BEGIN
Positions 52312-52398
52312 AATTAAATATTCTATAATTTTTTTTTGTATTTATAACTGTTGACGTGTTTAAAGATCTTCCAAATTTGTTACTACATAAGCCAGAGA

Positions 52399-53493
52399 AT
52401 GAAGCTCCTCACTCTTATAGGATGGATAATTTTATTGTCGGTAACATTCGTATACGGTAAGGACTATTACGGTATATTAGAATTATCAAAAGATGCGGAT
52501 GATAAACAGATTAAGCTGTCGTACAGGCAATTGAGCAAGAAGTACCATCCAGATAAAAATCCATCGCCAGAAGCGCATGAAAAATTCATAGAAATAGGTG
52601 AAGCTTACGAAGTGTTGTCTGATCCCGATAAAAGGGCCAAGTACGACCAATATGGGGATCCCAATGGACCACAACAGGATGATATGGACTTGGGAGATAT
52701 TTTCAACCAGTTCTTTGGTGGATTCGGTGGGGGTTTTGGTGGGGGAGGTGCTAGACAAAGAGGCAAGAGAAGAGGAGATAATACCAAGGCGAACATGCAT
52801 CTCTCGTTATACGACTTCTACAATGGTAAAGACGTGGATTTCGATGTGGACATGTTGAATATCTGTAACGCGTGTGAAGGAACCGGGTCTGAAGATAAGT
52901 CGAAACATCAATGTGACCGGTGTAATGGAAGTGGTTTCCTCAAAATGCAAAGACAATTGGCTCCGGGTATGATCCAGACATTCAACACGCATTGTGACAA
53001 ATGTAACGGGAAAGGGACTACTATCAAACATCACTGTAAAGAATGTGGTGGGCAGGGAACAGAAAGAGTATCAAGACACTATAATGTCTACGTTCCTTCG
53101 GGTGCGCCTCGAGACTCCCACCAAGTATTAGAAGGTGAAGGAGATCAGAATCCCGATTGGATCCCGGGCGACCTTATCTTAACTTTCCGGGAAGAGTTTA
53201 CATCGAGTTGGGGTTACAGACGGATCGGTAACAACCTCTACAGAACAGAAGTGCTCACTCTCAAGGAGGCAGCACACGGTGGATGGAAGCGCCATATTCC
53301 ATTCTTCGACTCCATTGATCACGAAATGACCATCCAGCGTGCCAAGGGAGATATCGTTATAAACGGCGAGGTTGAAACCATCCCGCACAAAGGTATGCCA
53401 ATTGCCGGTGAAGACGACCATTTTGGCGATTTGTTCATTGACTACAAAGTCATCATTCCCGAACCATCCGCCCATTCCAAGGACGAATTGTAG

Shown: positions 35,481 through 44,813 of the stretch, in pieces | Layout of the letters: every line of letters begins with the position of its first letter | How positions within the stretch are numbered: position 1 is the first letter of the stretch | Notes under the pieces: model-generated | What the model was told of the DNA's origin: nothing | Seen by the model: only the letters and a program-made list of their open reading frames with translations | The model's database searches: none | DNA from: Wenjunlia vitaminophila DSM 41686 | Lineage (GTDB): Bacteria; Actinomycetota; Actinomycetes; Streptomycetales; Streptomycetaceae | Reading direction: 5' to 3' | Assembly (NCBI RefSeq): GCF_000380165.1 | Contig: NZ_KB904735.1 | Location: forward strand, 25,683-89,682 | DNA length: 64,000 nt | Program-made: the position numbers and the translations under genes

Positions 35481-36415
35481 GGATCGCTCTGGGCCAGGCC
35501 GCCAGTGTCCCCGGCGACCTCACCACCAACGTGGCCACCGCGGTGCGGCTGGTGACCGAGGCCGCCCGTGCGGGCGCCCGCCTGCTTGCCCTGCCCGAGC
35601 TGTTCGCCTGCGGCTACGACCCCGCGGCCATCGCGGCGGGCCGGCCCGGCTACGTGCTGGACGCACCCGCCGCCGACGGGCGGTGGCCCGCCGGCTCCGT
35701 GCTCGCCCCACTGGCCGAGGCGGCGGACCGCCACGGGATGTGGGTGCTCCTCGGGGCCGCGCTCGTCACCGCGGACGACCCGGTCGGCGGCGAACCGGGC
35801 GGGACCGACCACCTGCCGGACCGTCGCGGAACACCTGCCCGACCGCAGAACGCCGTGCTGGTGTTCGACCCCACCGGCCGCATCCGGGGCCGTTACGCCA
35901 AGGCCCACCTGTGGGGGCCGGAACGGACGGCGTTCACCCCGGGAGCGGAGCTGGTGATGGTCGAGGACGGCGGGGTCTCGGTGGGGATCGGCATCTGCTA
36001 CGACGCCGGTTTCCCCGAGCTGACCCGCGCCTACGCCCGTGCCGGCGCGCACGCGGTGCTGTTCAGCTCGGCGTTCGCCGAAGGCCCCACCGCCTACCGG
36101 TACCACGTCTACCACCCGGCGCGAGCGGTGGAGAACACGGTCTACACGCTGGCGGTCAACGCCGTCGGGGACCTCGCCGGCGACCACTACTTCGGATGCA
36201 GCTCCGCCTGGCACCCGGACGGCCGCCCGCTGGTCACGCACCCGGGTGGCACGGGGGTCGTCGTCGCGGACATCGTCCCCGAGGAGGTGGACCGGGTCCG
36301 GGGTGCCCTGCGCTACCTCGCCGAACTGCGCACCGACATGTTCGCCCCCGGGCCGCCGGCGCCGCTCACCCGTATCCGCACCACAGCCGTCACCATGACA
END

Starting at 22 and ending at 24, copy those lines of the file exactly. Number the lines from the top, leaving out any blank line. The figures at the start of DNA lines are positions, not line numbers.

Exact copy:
35801 GGGACCGACCACCTGCCGGACCGTCGCGGAACACCTGCCCGACCGCAGAACGCCGTGCTGGTGTTCGACCCCACCGGCCGCATCCGGGGCCGTTACGCCA
35901 AGGCCCACCTGTGGGGGCCGGAACGGACGGCGTTCACCCCGGGAGCGGAGCTGGTGATGGTCGAGGACGGCGGGGTCTCGGTGGGGATCGGCATCTGCTA
36001 CGACGCCGGTTTCCCCGAGCTGACCCGCGCCTACGCCCGTGCCGGCGCGCACGCGGTGCTGTTCAGCTCGGCGTTCGCCGAAGGCCCCACCGCCTACCGG